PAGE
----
NerdKits - electronics education for a digital generation

You are not logged in. [log in]

NEW: Learning electronics? Ask your questions on the new Electronics Questions & Answers site hosted by CircuitLab.

Basic Electronics » Voltage Regulators and Efficiency...

January 24, 2012
by JimFrederickson
JimFrederickson's Avatar

Given -

I compare the following running on a 12v battery source

A circuit running on a 7833 voltage regulator at 200ma, (so .66 watts drain)

A circuit running on a 7805 voltage regulator at 200ma, (so 1 watt drain)

**

Expectations -

The 7833 voltage regulator will run cooler

The circuit running on the 7833 voltage regulator will run about 50% longer

**

Reality -

The 7833 voltage regulator runs a little warmer

The circuit lasts longer, but not 50% longer

So my conclusion is -

The 78xx Series of voltage regulators 'bleed off', maybe dissipate as heat is better phrasing, most of the excess input voltage in order to get their rated output voltage.

(As I thought I was just 'casually validating what I thought', I wasn't as exact as I could have been but I did run the tests several times...)


So...

Is my conclusion true?

Are the 'Linear 78xx Series of Voltage Regulators' dissipating excess input voltage primarily as heat?

Is this 'power loss' referenced on the datasheet somewhere? (I have looked and it seems, maybe, the "quiescent current" is part of the puzzle, but it doesn't seem to account for the whole thing...)

Lastly...

Is my assumption correct that the switching voltage regulators, like the TI L2575, would be more efficient? (Although they do require a couple extra parts to get the job done...)

January 24, 2012
by Ralphxyz
Ralphxyz's Avatar

This is one of the questions asked in the Nerdkit User Guide, page 24:

"You might be curious as to what impact the voltage regulator has on power... Can you figure out what happens to the voltage that's dropped between the input and the output?"

It's also one of my first questions here on the forum.

Are the 'Linear 78xx Series of Voltage Regulators' dissipating excess input voltage primarily as heat?

Yes

Is my assumption correct that the switching voltage regulators, like the TI L2575, would be more efficient?

Yes as far as I know (which is limited).

Which leads to some really good discussions, what is the effective cost of efficiency? and what is the justifiable cost of efficiency?

Would the Nerdkit be "better" if it had/used a more efficient voltage regulator?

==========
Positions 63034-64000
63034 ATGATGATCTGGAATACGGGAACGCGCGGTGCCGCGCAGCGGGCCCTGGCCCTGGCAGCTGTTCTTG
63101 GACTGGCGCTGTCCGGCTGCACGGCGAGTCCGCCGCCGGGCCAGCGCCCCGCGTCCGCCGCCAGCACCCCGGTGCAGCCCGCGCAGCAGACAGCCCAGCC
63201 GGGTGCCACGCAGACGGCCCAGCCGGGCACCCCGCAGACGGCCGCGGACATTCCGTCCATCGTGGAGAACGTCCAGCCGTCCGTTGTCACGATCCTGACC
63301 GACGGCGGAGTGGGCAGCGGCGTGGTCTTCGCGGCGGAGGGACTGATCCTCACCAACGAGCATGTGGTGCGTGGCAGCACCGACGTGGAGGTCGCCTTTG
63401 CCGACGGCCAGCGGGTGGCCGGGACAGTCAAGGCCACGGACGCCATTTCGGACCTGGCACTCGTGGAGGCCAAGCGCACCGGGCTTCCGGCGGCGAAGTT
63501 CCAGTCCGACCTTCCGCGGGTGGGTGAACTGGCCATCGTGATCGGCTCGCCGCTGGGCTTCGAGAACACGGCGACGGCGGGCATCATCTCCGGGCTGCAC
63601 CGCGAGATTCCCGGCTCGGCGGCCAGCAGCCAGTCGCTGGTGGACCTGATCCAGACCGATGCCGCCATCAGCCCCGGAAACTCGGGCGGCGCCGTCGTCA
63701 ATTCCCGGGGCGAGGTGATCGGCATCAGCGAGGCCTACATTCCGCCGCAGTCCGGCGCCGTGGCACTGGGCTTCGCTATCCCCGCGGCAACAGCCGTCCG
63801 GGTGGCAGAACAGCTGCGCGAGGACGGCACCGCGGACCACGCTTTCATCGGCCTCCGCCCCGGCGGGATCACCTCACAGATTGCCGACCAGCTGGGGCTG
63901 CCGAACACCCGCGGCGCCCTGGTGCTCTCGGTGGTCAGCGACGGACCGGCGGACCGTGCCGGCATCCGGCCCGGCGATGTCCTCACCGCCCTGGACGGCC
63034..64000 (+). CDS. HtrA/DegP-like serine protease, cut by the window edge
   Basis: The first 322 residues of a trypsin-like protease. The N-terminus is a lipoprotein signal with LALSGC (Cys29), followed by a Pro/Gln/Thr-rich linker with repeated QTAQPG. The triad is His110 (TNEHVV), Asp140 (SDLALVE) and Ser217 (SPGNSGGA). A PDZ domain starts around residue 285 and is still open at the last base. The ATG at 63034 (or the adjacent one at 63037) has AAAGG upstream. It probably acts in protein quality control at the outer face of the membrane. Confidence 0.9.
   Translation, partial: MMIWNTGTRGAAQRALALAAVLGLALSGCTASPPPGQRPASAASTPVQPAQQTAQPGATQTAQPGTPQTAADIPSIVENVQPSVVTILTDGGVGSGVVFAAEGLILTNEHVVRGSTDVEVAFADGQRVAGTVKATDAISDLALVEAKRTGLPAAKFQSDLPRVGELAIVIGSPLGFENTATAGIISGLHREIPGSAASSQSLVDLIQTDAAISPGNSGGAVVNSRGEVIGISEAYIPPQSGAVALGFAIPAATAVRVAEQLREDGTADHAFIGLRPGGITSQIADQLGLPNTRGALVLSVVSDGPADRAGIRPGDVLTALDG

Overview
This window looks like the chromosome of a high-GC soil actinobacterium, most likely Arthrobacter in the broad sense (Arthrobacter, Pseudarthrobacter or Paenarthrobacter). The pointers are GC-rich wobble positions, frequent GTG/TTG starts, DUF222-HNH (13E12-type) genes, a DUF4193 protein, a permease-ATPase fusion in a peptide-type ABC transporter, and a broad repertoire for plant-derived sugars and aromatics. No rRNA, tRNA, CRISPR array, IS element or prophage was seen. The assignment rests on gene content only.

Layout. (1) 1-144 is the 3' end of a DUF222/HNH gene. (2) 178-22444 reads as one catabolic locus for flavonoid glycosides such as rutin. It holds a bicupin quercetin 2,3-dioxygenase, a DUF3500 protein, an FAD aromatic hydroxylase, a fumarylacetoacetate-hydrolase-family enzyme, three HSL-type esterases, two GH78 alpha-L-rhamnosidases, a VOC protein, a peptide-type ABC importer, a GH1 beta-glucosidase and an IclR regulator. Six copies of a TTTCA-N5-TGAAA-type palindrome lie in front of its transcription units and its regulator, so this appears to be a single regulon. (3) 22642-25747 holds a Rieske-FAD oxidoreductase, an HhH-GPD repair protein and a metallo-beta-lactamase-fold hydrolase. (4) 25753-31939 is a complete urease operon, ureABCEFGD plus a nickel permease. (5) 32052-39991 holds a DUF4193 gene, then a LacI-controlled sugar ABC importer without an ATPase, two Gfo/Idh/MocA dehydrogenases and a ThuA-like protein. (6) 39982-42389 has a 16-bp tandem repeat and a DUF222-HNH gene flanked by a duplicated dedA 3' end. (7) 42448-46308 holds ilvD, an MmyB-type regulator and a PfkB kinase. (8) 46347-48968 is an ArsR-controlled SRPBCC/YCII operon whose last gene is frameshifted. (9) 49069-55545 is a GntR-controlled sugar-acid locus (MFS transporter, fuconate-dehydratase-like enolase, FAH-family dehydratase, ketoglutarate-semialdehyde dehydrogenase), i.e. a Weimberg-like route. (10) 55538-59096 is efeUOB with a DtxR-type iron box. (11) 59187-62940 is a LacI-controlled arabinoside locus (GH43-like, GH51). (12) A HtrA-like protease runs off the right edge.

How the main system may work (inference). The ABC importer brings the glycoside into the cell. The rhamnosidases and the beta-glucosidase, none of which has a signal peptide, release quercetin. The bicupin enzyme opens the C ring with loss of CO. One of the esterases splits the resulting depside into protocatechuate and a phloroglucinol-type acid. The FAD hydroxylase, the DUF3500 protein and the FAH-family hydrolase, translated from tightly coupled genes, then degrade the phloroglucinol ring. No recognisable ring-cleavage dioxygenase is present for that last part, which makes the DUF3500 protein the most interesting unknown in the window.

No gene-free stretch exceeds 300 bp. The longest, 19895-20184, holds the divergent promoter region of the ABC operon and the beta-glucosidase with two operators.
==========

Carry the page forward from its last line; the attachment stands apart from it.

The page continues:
Would the cost justify the efficiency?

Ralph

January 24, 2012
by JimFrederickson
JimFrederickson's Avatar

Ralph,

While that 'question' is asked in the guide, I didn't see a real definitive answer...

I will check for your post shortly and review the answers you received as well... :)

From my point of view I am quite sure that the 7805 voltage regulator was the best choice for the Nerdkits.

I have used them for years, and still do. They are pretty robust, easy to come by, multiple sources, cost effective, and quite easy to hookup.

Using one of the Switching Voltage Regulators would provide more points of potential problems, since there are a few more parts to connect there are more connections. (Perhaps resulting in chip damage as well.)

But...

I am still quite curious, at least for some operations, what the potential 'efficiencies are'...

I have a couple of things that I want to run on battery. Likely the efficiency is not much of an issue, except one is to run 3v LED Lights and of course the sole reason for that is to 'be efficient'... So that is how my 'investigation' began.

So now I am trying to make a 'determination'.

Basically, I always use a separate voltage regulator for each board just because it gives me good testing flexibility. (Also if I am rushing around I don't end up 'suffering as much' if I plug the wrong voltage into a board! ;) )

But...

What I find out may end up affecting the voltage I will be supplying to my AVR boards used in my projects.

Post a Reply

Please log in to post a reply.

Did you know that you can turn a $20 digital scale into a live weight sensor using our kit with a few extra parts? Learn more...